The parasite is acquired when a person wades or swims in contaminated water.The cercariae penetrate the skin by burrowing through it with the aid of digestive enzymes; schistosomes are rare among pathogens because they can actually penetrate intact skin.The larvae then proceed to enter the circulatory system where they can live for over a quarter of a century.Schisotosoma species have separate sexes and, remarkably, the male and female worms locate one another in the bloodstream.The male's body has a deep longitudinal groove in which he clasps his female partner to live in copulatory embrace (shisto-soma means "split-body,"referring to the long slit).The adult worms effectively mask themselves from the immune system by adsorbing various blood proteins; this provides them with a primitive stealth "cloaking device."

Depending on the species, the female worm migrates to the veins of either the intestine or bladder to lay hundreds of ova per day.The body responds vigorously to the highly antigenic eggs, ejecting them in manner that appears similar to what is experienced as a sliver in the skin works its way to the surface. Over half of the ova are not expelled, however, and many of these are instead swept away by the bloodstream to the liver.The inflammatory process and granuloma formation there gradually destroys liver cells, replacing the cells with scar tissue. Malfunction of the liver results in malnutrition and a buildup of pressure in the esophagus. Fluid accumulates in the abdominal cavity and hemorrhage occurs if the engorged esophageal veins rupture.

Despite their complex life cycle, Schistosoma species are highly successful. Not only are they adept at avoiding certain immune responses that would otherwise lead to their destruction, they have learned to exploit inflammation for their own dissemination. Over 200 million people worldwide are infected with these parasites, resulting in the death of over 500,000 people each year.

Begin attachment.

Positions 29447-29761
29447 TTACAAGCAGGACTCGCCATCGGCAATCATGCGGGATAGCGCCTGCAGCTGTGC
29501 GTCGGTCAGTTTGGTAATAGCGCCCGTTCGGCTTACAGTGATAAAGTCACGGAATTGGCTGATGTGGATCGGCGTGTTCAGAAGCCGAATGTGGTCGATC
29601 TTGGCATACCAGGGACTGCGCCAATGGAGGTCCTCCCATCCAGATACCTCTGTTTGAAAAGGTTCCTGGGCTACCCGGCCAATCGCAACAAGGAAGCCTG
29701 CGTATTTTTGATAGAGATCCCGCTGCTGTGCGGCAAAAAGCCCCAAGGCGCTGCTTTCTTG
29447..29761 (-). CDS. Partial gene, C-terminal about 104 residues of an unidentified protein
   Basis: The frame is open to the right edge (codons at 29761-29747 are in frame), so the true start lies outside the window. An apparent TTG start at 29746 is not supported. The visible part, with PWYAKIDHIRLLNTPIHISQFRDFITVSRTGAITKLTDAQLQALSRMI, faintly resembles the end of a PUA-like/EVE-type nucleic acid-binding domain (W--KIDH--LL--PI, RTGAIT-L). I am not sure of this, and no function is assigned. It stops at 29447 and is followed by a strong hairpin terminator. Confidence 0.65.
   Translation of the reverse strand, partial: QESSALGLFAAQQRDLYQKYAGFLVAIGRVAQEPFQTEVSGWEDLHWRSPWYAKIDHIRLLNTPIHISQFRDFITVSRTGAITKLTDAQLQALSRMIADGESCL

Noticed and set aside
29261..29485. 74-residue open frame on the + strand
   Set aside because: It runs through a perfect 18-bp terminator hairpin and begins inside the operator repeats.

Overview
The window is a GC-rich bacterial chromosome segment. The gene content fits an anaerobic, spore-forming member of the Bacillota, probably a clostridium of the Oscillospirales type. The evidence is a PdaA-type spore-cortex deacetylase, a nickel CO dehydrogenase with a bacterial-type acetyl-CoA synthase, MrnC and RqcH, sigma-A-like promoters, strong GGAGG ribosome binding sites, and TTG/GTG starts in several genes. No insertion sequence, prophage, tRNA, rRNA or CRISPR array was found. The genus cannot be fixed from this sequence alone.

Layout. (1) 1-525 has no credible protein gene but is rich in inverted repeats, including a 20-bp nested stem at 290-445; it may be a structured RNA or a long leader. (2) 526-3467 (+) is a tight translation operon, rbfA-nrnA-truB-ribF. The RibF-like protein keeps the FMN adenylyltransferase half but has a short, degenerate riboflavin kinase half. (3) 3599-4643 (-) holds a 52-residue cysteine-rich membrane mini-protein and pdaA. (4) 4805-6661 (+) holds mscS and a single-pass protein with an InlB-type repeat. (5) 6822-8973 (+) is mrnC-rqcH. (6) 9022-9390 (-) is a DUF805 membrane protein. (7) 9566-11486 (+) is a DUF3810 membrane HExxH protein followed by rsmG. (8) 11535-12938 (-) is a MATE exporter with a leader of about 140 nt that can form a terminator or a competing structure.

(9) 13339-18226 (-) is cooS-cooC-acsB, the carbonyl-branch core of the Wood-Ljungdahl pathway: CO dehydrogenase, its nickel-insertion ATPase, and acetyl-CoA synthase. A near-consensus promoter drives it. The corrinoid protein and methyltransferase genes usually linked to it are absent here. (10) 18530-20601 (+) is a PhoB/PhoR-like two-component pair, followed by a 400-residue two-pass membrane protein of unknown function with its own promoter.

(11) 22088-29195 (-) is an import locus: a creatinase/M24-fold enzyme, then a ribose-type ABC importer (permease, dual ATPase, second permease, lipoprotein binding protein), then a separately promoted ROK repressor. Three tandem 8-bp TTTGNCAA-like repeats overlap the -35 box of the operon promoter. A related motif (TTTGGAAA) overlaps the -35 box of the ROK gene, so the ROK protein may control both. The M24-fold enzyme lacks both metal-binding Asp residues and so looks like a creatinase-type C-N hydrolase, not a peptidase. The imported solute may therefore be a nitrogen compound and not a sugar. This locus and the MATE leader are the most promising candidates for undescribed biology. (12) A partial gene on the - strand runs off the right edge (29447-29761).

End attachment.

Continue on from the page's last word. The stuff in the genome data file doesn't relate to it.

events, such as injury, from that caused by normal events such as tissue remodeling that render certain cells unnecessary or potentially harmful. The former merits an inflammatory response whereas the latter does not and, in fact, would be unnecessarily destructive to normal tissue. Apoptosis (Greek, apo for "falling"; ptosis for "off"), or programmed cell death, is a process that destroys self-cells without eliciting inflammation. During apoptosis, the dying cells undergo certain changes. For example, the shape of the cell changes, enzymes cut the DNA, and portions of the cell bud off, effectively shrinking the cell. Some changes appear to signal to macrophages that the remains of the cell are to be engulfed without the commotion associated with inflammation. For example, some parts of the membrane invert, exposing molecules that are generally restricted to the inner leaflet.

The mechanisms and events connected to apoptosis are currently the focus of a great deal of research. It is now recognized that the process is used to eliminate a wide range of cells from the body, including virally infected cells, as well as those lymphocytes whose function is rendered obsolete by the successful elimination of an antigen.